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  Mistletoe
  November 24th, 2007


mistletoe2007.jpg

Do Not Fall Under this Plant’s Spell.
Mistletoe, in older times, was believed to have protective properties and was hung to ward off evil spirits. Celts believed that mistletoe, a parasitic plant that grows on trees, had special powers that could heal diseases, make poisons harmless, protect against evil spells and bring fertility to childless women. For many years, Christian places of worship did not allow it inside because of its pagan associations. But nowadays it is mostly used as an excuse to steal a kiss.

The origin of our tradition of kissing under the mistletoe is lost in the mists of antiquity. Some say it probably stemmed from the Druids, who considered it sacred, and would declare a truce in an area where it grew.

Others say the custom comes from the old festival of Saturnalia, and still others claim it comes from old Norse mythology and the tale of Baldur’s death from a twig of mistletoe. Legend has it that the tears of his mother, Frigga, changed the berries of the mistletoe from red to white.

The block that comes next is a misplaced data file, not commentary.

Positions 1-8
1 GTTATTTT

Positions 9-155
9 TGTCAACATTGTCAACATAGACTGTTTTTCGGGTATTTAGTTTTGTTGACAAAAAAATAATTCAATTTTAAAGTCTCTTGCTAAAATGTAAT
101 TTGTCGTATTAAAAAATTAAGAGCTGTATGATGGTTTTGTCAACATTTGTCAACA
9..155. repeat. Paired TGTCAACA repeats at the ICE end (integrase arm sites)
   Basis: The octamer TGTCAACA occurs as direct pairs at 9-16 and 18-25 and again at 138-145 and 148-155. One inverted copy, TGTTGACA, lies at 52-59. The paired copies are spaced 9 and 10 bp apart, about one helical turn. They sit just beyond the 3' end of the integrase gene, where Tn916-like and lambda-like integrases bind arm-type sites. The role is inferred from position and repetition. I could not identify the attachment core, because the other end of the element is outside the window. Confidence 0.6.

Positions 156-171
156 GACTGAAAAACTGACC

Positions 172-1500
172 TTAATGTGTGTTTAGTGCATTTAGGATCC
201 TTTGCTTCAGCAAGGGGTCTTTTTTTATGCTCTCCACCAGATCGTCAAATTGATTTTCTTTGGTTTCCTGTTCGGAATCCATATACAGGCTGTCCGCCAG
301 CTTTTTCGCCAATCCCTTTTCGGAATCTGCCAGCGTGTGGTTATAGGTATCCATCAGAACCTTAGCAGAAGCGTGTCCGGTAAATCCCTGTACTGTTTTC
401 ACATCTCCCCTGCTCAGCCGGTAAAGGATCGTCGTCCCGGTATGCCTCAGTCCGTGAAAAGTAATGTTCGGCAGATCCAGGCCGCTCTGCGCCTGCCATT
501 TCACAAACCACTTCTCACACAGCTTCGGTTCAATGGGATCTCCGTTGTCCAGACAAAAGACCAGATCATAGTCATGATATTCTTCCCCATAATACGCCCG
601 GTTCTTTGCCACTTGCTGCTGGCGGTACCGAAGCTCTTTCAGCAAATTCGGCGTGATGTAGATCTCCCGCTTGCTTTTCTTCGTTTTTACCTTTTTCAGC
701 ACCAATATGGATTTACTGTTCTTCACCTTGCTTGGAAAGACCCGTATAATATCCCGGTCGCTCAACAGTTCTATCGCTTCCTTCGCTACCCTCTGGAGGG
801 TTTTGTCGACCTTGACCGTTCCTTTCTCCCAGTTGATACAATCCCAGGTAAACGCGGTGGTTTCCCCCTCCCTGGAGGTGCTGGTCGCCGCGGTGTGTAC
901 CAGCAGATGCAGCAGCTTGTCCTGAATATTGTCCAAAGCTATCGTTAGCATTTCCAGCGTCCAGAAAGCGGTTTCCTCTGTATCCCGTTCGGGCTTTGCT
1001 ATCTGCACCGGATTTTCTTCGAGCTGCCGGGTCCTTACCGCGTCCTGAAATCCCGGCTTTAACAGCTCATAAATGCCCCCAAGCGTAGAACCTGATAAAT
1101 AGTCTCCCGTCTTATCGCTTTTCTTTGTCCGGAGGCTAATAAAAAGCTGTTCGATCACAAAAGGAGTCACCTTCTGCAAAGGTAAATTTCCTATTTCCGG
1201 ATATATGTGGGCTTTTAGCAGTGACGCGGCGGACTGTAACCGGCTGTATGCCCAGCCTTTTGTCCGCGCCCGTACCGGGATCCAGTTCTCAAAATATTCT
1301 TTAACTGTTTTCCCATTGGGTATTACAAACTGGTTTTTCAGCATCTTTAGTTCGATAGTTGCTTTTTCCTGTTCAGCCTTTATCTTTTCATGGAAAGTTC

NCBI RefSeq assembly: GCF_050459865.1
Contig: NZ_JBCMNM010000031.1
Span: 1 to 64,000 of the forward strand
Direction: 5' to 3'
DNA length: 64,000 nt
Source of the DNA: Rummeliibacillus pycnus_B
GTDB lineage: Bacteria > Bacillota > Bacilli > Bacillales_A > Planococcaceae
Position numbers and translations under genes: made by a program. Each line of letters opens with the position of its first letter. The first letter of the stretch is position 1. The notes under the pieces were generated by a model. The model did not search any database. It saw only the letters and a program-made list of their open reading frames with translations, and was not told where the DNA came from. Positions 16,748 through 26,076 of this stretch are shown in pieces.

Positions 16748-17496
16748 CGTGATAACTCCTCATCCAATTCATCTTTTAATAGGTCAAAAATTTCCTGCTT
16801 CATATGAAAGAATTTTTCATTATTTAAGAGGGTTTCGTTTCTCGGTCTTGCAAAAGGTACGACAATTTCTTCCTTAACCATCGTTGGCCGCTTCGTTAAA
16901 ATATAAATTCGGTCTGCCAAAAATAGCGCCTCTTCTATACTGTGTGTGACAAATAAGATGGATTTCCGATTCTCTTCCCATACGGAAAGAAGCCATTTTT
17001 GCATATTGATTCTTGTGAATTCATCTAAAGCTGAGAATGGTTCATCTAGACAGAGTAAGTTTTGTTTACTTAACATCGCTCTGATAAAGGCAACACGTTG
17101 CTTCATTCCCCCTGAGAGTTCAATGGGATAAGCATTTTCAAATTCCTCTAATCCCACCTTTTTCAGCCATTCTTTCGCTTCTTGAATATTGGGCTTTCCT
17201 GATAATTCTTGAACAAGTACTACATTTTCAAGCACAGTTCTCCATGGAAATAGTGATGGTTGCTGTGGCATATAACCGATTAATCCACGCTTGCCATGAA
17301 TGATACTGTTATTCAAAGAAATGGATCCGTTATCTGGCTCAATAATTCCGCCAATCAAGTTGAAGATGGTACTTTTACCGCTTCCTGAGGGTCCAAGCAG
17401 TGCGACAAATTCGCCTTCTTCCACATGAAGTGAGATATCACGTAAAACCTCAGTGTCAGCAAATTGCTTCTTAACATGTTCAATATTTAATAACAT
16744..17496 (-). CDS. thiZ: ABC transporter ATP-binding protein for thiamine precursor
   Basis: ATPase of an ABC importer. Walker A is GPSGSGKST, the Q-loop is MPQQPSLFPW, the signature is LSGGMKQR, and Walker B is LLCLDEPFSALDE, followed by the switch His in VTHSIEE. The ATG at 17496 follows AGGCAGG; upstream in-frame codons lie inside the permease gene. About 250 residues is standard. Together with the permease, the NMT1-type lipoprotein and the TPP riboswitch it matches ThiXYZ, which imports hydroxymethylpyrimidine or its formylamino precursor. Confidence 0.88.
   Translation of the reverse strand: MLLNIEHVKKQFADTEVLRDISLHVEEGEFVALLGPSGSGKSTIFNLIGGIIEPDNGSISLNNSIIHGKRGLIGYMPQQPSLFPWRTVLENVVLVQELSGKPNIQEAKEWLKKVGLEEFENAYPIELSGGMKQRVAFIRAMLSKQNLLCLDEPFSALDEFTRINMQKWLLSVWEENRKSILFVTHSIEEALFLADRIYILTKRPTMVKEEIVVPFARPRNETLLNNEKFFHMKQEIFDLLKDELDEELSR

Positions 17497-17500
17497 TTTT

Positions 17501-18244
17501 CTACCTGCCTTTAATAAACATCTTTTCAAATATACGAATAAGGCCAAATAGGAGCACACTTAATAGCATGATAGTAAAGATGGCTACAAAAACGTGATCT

Whatever the origin of the tradition, most consider it a good deal of light-hearted fun to steal a kiss under the mistletoe. Just be careful who you kiss–a jealous spouse may be lurking.

Despite its use as a holiday decoration and its association with love, peace, and stolen kisses, mistletoe is actually a parasite. It lives on trees and shrubs, tapping into the plant’s nutrients by sending its roots under the bark. Mistletoe can weaken, or even kill, a plant. It is also poisonous (all parts), so keep it out of the reach of children and pets!








 
 
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